A dietitian ranks Australia’s most popular diets
The internet is great, but with SO much information can make you feel overwhelmed and it’s sometimes hard to know what’s good and bad information. This goes for eating well, too, so we asked dietitian Melissa Meier to tell us what she thinks about some of Google’s most-searched diets.
Google the word ‘diet’ and you’ll get more than a billion results within milliseconds (yes, billion with a ‘b’). You clearly don’t need me to tell you the world is obsessed with what and how they eat.
But just because your favourite wellness guru, personal trainer or next-door neighbour swears by a particular way of eating, doesn’t mean it’s good for you.
In fact, it’s probably the exact opposite. So, to set the record straight, here is my dietitian-approved ranking of the world’s five most-Googled diets, from best to worst.
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1. Intermittent fasting
It’s in the press a lot, but unlike the vast majority of fad diets, this one actually has some scientific legs to stand on.
Essentially, intermittent fasting dictates when rather than what you eat, which scores big points in my books because it’s more of a lifestyle change than an overly-restrictive eating plan.
While it’s not for everyone and can be a little uncomfortable (the #hangriness is real), intermittent fasting has been linked to everything from weight loss to improved metabolic health and even a healthier gut. It could be worth a try if shedding kilos is on your mind.
2. Slimming World diet
Hailing from the UK, this diet promotes itself as a flexible way of losing weight in which you never feel hungry. The Slimming World diet is loosely based on the dietary guidelines – fill up on nutritious whole foods and enjoy treats occasionally in moderation.
It claims to focus on the development of healthy habits, taps into social support groups and doesn’t involve counting calories, so it sounds relatively sensible to me.
3. Weight Watchers
The Weight Watchers program is based on a somewhat personalised online assessment of your goals and lifestyle that spits out a food plan involving a points system. Basically, different foods are worth different points, and you work out your daily intake based on your predetermined point budget.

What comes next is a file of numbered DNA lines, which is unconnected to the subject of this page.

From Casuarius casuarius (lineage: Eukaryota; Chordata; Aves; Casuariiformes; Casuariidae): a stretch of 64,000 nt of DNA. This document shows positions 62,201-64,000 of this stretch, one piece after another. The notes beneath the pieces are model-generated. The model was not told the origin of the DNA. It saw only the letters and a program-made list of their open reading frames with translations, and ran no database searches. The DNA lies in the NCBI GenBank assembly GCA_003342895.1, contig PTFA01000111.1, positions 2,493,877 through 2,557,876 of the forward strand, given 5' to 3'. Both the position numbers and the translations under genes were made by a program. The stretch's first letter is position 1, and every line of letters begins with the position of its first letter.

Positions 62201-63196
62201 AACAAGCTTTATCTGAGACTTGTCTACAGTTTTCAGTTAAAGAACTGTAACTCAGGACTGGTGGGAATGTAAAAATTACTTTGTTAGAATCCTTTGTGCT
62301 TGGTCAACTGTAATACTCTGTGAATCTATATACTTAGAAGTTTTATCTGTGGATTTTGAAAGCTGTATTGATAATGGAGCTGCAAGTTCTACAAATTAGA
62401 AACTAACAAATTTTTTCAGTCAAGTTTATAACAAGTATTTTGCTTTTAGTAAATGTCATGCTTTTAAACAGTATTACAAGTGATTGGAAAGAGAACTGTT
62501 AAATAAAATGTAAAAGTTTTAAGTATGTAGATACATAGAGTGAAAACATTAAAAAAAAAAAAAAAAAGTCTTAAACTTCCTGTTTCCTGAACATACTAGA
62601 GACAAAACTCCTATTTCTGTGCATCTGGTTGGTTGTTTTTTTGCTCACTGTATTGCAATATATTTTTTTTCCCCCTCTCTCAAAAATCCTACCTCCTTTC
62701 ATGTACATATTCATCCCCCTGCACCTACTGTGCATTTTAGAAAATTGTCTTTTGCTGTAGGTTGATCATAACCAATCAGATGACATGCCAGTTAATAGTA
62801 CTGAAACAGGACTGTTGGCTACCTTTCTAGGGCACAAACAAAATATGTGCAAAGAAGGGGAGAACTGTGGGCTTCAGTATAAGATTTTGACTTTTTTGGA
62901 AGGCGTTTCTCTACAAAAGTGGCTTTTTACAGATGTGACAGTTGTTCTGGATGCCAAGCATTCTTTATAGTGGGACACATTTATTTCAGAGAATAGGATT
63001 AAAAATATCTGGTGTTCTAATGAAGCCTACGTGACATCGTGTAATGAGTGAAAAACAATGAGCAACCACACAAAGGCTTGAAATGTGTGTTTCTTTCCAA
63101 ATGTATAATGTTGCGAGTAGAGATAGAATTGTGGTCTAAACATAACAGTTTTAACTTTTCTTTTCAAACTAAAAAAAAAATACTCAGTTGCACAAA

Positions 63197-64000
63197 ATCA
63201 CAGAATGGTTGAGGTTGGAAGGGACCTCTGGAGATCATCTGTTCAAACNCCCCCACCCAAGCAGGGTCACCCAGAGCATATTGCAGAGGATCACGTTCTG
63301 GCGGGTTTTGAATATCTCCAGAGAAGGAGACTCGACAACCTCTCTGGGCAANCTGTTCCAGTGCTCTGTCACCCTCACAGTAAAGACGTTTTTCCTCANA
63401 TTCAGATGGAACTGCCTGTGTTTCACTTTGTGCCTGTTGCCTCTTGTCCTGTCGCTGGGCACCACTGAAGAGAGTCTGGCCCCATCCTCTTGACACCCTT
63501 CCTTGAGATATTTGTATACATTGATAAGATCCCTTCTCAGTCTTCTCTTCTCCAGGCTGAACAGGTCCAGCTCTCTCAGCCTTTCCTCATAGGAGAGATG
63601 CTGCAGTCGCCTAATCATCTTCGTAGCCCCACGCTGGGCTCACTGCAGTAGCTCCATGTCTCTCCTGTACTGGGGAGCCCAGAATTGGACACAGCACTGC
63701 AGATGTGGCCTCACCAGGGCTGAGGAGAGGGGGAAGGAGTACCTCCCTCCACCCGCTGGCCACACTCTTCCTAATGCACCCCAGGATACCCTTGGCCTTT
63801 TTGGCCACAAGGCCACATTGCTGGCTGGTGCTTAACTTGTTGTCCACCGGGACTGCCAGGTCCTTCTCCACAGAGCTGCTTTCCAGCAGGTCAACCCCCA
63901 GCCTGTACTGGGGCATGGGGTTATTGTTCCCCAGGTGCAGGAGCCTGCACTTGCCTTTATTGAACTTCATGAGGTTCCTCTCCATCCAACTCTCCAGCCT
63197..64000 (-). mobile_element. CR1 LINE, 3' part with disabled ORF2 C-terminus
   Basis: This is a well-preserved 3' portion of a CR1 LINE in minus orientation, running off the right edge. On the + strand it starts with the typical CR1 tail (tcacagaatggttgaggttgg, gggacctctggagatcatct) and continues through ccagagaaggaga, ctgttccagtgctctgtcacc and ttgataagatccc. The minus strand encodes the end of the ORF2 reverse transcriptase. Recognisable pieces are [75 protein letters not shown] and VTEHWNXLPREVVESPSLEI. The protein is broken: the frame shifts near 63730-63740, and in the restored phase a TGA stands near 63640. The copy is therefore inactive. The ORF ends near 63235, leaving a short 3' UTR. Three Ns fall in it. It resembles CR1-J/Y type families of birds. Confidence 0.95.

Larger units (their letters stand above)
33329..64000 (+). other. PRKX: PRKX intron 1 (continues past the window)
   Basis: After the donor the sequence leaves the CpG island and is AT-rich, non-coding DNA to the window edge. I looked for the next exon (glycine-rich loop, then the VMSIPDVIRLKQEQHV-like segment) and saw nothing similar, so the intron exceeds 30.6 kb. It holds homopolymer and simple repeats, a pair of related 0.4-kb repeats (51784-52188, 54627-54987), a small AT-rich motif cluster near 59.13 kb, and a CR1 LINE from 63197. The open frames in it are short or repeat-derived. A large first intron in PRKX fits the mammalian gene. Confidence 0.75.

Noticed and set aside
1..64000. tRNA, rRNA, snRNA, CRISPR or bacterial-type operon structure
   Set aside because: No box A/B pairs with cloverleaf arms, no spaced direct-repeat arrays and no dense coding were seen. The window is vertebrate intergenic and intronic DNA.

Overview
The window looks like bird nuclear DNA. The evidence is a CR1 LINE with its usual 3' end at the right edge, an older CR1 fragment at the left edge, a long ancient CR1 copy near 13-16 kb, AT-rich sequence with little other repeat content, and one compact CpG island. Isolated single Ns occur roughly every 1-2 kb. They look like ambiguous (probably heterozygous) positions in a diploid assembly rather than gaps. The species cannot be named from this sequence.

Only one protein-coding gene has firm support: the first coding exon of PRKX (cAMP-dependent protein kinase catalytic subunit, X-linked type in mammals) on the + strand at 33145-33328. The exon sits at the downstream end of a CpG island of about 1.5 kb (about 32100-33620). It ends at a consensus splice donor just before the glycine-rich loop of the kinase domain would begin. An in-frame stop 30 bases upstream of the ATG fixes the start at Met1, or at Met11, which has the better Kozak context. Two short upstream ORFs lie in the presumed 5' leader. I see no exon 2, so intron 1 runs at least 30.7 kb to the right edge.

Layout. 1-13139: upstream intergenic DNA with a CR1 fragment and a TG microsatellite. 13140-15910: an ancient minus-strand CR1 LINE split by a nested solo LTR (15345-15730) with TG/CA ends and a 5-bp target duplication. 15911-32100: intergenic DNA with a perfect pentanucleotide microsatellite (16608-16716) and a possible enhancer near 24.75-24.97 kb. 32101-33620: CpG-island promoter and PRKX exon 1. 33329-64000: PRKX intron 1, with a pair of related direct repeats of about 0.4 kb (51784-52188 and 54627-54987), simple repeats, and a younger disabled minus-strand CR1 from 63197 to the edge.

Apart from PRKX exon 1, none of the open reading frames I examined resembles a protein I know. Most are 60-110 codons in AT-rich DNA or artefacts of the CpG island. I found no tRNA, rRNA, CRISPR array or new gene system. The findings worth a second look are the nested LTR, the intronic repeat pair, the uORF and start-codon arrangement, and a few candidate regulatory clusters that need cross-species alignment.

On the plus side, the program incorporates movement and mindset, not just food, and supposedly works to ‘nudge’ people towards healthier choices. In saying that, however, I don’t encourage tracking each and every mouthful and move, so I wouldn’t recommend this as a long term, sustainable strategy.
4. Dukan diet
Another popular diet that puts carbs in the ‘bad guys’ basket, the Dukan diet is split into four phases involving high protein foods, vegetables and cheat meals – as well as a rather bizarre ‘stabilisation’ phase that includes three tablespoons of oat bran and a 20-minute (minimum) walk per day, plus one protein-only day per week.
Incredibly restrictive, unsustainable and nutritionally inadequate are three things that come to mind when I think of the Dukan diet.
Apart from cutting out a huge number of foods unnecessarily, a major gripe for me is the inclusion of ‘cheat meals’. This feeds into the notion that certain foods are ‘good’ or ‘bad’, which can create an unhealthy relationship with food. I’m really not a fan.
5. Keto diet
Unless you’ve been living under a rock, you’ll know the keto diet as *the* diet of 2019. Essentially, it’s ultra-low-carb, moderate in protein and high in fat – the idea is that you deplete your body of all carbohydrate stores, so it kicks into fat-burning mode.
It sounds great, but the diet is incredibly restrictive, with almost every carb-containing food shunned within an inch of its life. Considering that some of the healthiest foods on the planet are carb-rich (think: whole grains, legumes, fruit), I’d recommend you keep the carbs and give keto the flick.
Melissa Meier is a Sydney-based accredited practicing dietitian. You can connect with her on Instagram @honest_nutrition.